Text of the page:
**critical Reynolds number**is associated with the

**laminar-turbulent transition,**in which a laminar flow becomes turbulent.

For flow in a pipe of diameter *D*, experimental observations show that for “fully developed” flow, the critical Reynolds number is about **Re _{d,crit} = 2300.**

For flow over a flat plate, **transition from laminar to turbulent** boundary layer occurs when Reynolds number at x exceeds **Re _{x,crit}**

**~ 500,000**.

**The Reynolds number** is the ratio of **inertial forces **to **viscous forces** and is a convenient parameter for predicting if a flow condition will be **laminar or turbulent**.

The **critical Reynolds number** is associated with the **laminar-turbulent transition, **in which a laminar flow becomes turbulent. This is an extraordinarily complicated process, which is not fully understood at present.

The value of the critical Reynolds number is different for different geometries.

- For flow over a flat plate, the generally accepted value of the critical Reynolds number is
**Rex ~ 500000**. - For flow in a pipe of diameter D, experimental observations show that for “fully developed” flow, laminar flow occurs when ReD < 2300, and turbulent flow occurs when
**ReD > 3500**. - For a sphere in a fluid, the characteristic length-scale is the diameter of the sphere, and the characteristic velocity is that of the sphere relative to the fluid. Purely laminar flow only exists up to
**Re = 10**under this definition.

## Critical Reynolds Number for Flow in a Pipe

For flow in a pipe of diameter *D*, experimental observations show that for “fully developed” flow, the critical Reynolds number is about **Re _{d,crit} = 2300.**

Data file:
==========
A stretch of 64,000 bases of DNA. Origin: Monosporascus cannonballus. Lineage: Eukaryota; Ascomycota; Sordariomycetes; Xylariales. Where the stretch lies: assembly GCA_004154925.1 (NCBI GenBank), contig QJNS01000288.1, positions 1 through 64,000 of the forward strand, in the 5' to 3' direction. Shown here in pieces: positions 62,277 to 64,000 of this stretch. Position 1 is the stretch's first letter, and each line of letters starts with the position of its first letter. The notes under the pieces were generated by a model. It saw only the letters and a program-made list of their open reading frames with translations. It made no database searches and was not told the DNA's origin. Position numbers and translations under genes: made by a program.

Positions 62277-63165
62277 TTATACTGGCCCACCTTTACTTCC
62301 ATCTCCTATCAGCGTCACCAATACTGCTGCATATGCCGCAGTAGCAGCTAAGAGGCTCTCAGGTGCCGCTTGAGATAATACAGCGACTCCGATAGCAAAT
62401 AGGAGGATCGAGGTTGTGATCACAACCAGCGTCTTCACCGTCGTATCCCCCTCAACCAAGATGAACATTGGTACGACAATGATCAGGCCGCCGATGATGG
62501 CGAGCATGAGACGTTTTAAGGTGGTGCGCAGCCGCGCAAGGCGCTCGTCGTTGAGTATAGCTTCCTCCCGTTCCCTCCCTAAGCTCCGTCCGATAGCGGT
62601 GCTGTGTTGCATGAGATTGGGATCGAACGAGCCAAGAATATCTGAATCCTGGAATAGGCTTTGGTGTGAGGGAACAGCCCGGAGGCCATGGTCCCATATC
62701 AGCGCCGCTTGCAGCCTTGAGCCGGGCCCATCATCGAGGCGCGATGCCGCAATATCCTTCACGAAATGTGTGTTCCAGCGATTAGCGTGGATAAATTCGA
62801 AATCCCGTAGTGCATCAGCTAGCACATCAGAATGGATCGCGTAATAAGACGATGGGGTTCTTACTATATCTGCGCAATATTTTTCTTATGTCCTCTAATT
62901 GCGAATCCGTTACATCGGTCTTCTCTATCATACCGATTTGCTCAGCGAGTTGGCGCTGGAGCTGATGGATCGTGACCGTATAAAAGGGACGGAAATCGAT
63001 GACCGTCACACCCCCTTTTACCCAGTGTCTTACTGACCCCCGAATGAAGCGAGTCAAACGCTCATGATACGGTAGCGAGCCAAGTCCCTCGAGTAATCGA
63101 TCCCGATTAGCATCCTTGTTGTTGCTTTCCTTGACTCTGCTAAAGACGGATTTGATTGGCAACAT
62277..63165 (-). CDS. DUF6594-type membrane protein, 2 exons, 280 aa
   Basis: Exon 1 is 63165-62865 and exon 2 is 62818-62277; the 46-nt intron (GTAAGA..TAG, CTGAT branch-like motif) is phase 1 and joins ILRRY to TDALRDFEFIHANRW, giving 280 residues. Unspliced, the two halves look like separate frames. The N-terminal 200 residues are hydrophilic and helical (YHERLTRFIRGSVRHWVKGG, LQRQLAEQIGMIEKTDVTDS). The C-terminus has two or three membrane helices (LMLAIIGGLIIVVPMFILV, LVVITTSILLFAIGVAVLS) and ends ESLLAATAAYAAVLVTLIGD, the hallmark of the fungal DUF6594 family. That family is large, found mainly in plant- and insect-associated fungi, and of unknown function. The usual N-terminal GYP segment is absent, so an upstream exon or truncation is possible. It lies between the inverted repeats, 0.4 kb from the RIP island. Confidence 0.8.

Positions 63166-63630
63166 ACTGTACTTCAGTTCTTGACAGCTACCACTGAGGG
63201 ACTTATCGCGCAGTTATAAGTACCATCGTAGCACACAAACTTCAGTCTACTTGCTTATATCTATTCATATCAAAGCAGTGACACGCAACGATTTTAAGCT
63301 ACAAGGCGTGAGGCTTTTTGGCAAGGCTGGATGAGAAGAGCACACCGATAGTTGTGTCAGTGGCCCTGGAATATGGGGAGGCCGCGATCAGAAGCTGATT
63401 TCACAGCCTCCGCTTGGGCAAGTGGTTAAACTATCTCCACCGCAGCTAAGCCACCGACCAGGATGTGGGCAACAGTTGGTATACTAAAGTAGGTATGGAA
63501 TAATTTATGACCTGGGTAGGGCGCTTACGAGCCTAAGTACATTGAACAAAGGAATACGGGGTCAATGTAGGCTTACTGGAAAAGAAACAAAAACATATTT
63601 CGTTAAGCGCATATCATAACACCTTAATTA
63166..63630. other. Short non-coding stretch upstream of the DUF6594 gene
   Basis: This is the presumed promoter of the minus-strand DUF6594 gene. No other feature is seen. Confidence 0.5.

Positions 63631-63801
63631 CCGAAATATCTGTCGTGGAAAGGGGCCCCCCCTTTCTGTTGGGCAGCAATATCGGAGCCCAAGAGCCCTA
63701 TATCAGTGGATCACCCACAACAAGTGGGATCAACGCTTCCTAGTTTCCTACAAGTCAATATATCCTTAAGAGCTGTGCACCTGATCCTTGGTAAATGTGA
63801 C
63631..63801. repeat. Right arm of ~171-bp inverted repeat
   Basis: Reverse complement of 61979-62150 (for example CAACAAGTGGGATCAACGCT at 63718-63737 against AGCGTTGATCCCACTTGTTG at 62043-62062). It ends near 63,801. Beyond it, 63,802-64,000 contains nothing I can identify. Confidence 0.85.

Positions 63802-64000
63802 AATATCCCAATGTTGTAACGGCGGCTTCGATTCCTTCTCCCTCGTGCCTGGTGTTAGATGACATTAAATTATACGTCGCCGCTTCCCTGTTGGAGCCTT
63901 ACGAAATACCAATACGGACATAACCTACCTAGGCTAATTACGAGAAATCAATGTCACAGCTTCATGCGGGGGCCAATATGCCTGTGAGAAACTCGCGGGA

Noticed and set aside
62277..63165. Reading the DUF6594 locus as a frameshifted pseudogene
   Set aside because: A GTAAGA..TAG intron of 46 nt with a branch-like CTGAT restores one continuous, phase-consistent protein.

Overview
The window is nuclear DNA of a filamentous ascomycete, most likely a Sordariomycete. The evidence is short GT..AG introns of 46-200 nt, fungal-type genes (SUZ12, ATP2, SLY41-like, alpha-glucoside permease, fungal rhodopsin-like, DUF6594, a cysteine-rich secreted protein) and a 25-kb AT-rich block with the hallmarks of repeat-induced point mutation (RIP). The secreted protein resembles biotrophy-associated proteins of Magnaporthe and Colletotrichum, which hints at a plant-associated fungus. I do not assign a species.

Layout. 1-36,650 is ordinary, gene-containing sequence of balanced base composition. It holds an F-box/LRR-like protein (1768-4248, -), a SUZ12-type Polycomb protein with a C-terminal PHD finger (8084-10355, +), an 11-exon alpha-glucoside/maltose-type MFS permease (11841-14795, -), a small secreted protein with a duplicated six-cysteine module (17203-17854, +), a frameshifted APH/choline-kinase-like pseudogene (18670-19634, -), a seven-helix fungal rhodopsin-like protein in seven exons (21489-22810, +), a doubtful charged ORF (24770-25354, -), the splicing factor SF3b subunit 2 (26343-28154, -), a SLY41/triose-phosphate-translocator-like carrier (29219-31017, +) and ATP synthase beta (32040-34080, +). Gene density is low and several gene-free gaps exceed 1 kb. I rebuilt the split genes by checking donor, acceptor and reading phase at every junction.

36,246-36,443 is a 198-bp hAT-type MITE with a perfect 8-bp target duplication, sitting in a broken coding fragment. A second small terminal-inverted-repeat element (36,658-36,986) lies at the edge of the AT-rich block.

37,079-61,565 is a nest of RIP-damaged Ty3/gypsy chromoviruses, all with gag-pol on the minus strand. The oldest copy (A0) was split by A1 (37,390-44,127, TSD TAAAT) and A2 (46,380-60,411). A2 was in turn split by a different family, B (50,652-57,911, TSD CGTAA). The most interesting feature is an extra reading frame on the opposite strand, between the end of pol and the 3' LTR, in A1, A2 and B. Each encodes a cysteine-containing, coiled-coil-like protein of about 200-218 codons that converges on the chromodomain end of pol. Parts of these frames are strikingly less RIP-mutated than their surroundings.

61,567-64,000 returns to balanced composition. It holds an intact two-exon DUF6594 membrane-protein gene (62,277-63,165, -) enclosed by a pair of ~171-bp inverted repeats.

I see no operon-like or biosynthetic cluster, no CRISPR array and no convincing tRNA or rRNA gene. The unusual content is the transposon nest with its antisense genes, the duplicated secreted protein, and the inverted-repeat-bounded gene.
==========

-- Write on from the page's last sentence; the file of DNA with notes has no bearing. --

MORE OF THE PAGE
**Laminar flow.**For practical purposes, the flow is laminar if the Reynolds number is**less than 2000**. The accepted transition Reynolds number for flow in a circular pipe is**Re**_{d,crit}= 2300.**Transitional flow.**At Reynolds numbers**between about 2000 and 4000,**the flow is unstable due to the onset of turbulence. These flows are sometimes referred to as transitional flows.**Turbulent flow.**If the Reynolds number is**greater than 3500**, the flow is turbulent.

Note that the critical Reynolds number is different for every geometry.

## Critical Reynolds Number in boundary layer flow over a flat plate.

In determining whether the boundary layer is laminar or turbulent, it is frequently reasonable to assume that transition begins at some location **x _{crit}**, as shown in the figure. This location is determined by the critical Reynolds number,

**Re**. For flow over a flat plate,

_{x,crit}**transition from laminar to turbulent** boundary layer occurs when Reynolds number at x exceeds **Re _{x,crit}**

**~ 500,000**. The transition may occur earlier, but it is dependent especially on the

**surface roughness**. The turbulent boundary layer thickens more rapidly than the laminar boundary layer due to increased shear stress at the body surface.

## Example: Critical Reynolds Number

A long thin flat plate is placed parallel to a **1 m/s** stream of water at** 20°C**. Assume that the kinematic viscosity of water at 20°C is equal to **1×10 ^{-6} m^{2}/s**.

At **what distance x** from the leading edge will be the **transition** from laminar to turbulent boundary layer (i.e., find Re_{x} ~ 500,000).

**Solution:**

To locate the transition from laminar to the turbulent boundary layer, we have to find x at **Re _{x} ~ 500,000**.

**x** = 500 000 x 1×10^{-6} [m^{2}/s] / 1 [m/s] = **0.5 m**